Russia will face additional sanctions from the U.S. and Europe if it “does not take immediate steps toward de-escalation” in Ukraine, the White House warned Monday.
The decision to impose additional costs on Moscow came in a phone call between President Obama and French President François Hollande on Monday.
The leaders agreed that “Russia has a responsibility to cease its destabilizing activities,” including facilitating the travel of weapons and mercenaries across its border with Ukraine and the build-up of Russian troops in the vicinity, the White House said.
The leaders also appeared to endorse the crackdown by the central government in Kiev that has seen pro-Russian separatists retreat from Slovyansk, which served as a strategic stronghold for the rebel forces, and nearby Kramatorsk.
The Ukranian military appeared to be readying an assault on Donetsk, the self-proclaimed capital of the separatist effort, according to multiple media reports. A victory there could prove a decisive blow against the rebels, although it also risks inducing Russia into further involvement.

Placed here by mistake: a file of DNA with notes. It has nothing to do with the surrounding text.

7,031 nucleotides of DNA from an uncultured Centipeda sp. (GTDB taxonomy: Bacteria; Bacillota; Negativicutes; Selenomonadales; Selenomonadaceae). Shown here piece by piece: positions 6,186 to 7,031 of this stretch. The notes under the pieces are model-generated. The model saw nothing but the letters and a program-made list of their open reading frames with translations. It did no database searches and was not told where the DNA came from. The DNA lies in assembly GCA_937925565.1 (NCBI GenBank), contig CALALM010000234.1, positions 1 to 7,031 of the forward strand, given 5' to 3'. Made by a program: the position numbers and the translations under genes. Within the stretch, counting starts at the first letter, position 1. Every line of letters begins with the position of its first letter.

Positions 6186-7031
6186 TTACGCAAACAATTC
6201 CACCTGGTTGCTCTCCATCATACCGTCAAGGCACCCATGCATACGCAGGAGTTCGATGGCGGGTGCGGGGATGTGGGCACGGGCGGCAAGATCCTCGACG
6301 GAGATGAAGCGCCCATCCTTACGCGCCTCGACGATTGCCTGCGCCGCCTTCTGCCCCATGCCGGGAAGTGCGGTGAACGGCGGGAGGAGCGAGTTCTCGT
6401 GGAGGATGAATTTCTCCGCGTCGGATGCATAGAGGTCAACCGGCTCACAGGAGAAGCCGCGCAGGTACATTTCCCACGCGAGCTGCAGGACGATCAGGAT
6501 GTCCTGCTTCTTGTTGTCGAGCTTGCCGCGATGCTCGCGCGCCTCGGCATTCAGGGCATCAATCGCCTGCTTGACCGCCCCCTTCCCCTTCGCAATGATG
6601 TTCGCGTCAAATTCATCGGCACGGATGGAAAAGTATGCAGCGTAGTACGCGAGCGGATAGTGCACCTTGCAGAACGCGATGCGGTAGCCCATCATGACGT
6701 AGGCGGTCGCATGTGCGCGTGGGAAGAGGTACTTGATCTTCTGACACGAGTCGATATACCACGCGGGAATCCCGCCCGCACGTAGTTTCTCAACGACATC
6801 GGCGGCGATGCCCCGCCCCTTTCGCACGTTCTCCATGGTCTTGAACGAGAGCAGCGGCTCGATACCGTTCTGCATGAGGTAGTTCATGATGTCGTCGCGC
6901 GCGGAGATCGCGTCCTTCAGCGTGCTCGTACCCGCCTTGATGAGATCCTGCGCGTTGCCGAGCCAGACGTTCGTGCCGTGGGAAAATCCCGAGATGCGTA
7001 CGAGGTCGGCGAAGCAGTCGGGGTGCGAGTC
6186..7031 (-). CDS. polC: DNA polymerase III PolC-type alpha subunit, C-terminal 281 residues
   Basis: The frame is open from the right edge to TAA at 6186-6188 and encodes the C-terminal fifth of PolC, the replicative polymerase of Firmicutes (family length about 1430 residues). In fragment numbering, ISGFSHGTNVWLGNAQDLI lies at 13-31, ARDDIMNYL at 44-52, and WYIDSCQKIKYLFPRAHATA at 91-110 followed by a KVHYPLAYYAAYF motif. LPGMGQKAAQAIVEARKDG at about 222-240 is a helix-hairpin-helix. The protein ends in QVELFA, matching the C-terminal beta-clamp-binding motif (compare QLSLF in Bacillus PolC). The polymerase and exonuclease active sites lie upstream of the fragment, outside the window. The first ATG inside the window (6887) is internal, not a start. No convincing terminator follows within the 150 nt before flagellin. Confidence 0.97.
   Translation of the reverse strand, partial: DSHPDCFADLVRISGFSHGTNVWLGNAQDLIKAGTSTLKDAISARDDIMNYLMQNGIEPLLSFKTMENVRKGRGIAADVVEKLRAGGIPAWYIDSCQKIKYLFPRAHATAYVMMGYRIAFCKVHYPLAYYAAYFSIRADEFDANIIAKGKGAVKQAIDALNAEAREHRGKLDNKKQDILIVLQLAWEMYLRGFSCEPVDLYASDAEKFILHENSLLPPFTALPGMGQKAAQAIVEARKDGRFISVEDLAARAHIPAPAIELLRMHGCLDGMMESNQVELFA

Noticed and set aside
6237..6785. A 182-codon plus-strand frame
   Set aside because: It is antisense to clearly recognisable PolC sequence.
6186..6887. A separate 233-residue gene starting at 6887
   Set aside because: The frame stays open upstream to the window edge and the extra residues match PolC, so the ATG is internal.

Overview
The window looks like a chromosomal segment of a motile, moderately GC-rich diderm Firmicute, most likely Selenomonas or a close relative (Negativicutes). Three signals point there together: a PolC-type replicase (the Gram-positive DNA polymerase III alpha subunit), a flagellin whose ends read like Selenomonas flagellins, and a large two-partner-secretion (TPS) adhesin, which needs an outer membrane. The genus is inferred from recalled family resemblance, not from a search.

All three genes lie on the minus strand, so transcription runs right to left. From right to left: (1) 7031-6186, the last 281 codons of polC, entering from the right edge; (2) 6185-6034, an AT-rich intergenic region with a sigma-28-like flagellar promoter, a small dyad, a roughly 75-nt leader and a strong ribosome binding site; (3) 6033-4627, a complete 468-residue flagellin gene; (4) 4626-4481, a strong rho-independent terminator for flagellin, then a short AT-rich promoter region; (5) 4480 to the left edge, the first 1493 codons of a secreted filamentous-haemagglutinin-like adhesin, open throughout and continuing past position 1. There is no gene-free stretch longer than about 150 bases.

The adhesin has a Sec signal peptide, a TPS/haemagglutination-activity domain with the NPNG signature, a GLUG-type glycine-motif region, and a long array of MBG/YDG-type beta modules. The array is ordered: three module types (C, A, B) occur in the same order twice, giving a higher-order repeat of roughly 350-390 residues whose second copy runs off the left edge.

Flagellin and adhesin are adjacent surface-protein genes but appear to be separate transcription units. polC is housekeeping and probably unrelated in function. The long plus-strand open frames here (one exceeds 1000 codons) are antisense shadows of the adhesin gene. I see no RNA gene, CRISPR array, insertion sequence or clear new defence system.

“In the absence of any meaningful efforts by the separatists to engage in talks or to adhere to the ceasefire, however, the President noted that we respect the Ukrainian government’s responsibility to maintain public order in the country and to protect the population,” the White House said.
The Obama administration has for weeks been readying so-called "scalpel sanctions" that would narrowly target Russia's technology, defense and financial sectors.
The penalties would likely ban U.S. companies and financial institutions from doing business with major Russian banks, prevent technology transfers to Russia’s natural gas industries and block deals with Russian defense companies.
President Obama is scheduled to discuss the crisis with NATO Secretary-General Anders Fogh Rasmussen Tuesday at the White House.